State coordinators have opened up registration for local high school competitions that lead into CEE’s National Personal Finance Challenge and National Economics Challenge! Teams of three-to-four students with one teacher/coach compete in each subject for the national titles and cash prizes! Teachers, register today!
Click here for the National Economics Challenge
Click here for the National Personal Finance Challenge

Grade K-2, 3-5

Booker T. Washington:”Fifty Cents and a Dream”

Updated: September 11 2015,
Author: Lynne Stover


This lesson is about Booker T. Washington and the jobs he held when he was a boy. Because he was born a slave, he was not allowed to learn how to read or write.  He became a free person when the Civil War ended and worked many jobs so that he could earn enough money to pay for his education.

Task List

In this lesson you will be introduced to productive resources. You will learn about the jobs Booker T. Washington worked at when he was a boy and what capital and human resources were necessary to do these jobs. You will match the resources needed to do each of the jobs.


First listen to your teacher read a story about Booker T. Washington when he was a boy. Then complete an activity that matches human and capital resources to the different jobs young Booker T. Washington had before he got his education at Hampton Institute.


Booker T. Washington wanted to get an education and was willing to work hard to do so. He worked in the salt and coal mines to help his family make money after they were freed  from slavery. When he ran out of money during his journey to the Hampton Institute, he got a job at the loading docks to earn enough money to continue. When he arrived at his destination, he was willing to work as a janitor so that he could attend school. Booker T. Washington worked hard to follow his dream.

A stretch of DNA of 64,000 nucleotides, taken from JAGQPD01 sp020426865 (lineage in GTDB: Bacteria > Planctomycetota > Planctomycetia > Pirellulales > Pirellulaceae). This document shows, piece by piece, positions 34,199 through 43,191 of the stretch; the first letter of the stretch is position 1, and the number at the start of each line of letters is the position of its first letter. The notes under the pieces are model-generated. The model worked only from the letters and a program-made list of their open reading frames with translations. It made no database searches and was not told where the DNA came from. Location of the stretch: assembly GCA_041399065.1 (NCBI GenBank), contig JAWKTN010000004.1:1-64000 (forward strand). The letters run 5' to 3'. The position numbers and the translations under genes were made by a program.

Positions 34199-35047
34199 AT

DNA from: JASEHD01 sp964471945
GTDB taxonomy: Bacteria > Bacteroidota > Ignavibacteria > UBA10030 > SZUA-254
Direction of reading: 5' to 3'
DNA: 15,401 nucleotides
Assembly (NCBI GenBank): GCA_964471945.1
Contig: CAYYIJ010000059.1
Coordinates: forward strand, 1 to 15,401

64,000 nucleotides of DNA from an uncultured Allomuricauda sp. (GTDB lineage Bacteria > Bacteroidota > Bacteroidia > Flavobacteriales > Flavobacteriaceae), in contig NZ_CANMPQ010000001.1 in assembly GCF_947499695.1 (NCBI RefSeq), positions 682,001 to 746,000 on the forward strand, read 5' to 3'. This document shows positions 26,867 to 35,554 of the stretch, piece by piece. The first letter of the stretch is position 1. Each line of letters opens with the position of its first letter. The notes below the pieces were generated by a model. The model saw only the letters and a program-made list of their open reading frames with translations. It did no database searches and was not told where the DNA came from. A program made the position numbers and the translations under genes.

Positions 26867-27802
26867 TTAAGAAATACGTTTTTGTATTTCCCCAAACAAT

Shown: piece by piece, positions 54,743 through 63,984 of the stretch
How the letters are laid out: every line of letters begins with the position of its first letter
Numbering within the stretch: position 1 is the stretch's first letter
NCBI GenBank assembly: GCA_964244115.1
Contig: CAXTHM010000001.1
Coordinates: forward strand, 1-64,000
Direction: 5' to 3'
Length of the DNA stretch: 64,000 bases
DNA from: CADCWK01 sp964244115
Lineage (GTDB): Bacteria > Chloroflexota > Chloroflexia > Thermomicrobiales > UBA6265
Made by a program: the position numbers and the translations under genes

Assessment Activity

Do you know the difference between capital and human resources? Complete the activity sheet the teacher will give you to find out.

Extension Activity

Booker T. Washington had many jobs when he was a boy.

Below is a list of them with a brief description of what duties each job required.

Your teacher is going to ask you to participate in an activity concerning these jobs.

Be prepared to participate by reading this list before the activity begins.

  1. Book Carrier- Carried the school books to school for his master’s daughter. (He was a slave and did not get paid money for this job.)
  2. Salt Furnace Worker– Shoveled, packed, and hauled salt in a hot factory. (He joined his stepfather at this job.)
  3. Coal Miner– Went underground to dig coal. (This was a dangerous job for a man, yet he and his brothers worked hard mining coal to make money for the family.)
  4. Dock Worker– Hauled cargo off of barges. (He used the money he earned from this job to help him get to the Hampton Institute, in Virginia to go to school.)
  5. School Janitor- Cleaned classrooms, washed windows, and scrubbed floors. (This job helped him pay his school tuition.)
  6. Teacher- Taught students. (The money he earned was used to pay for his brothers’ tuition at the Hampton Institute.)
  7. Book Author– Wrote books. (His autobiography “Up from Slavery” became a bestseller.)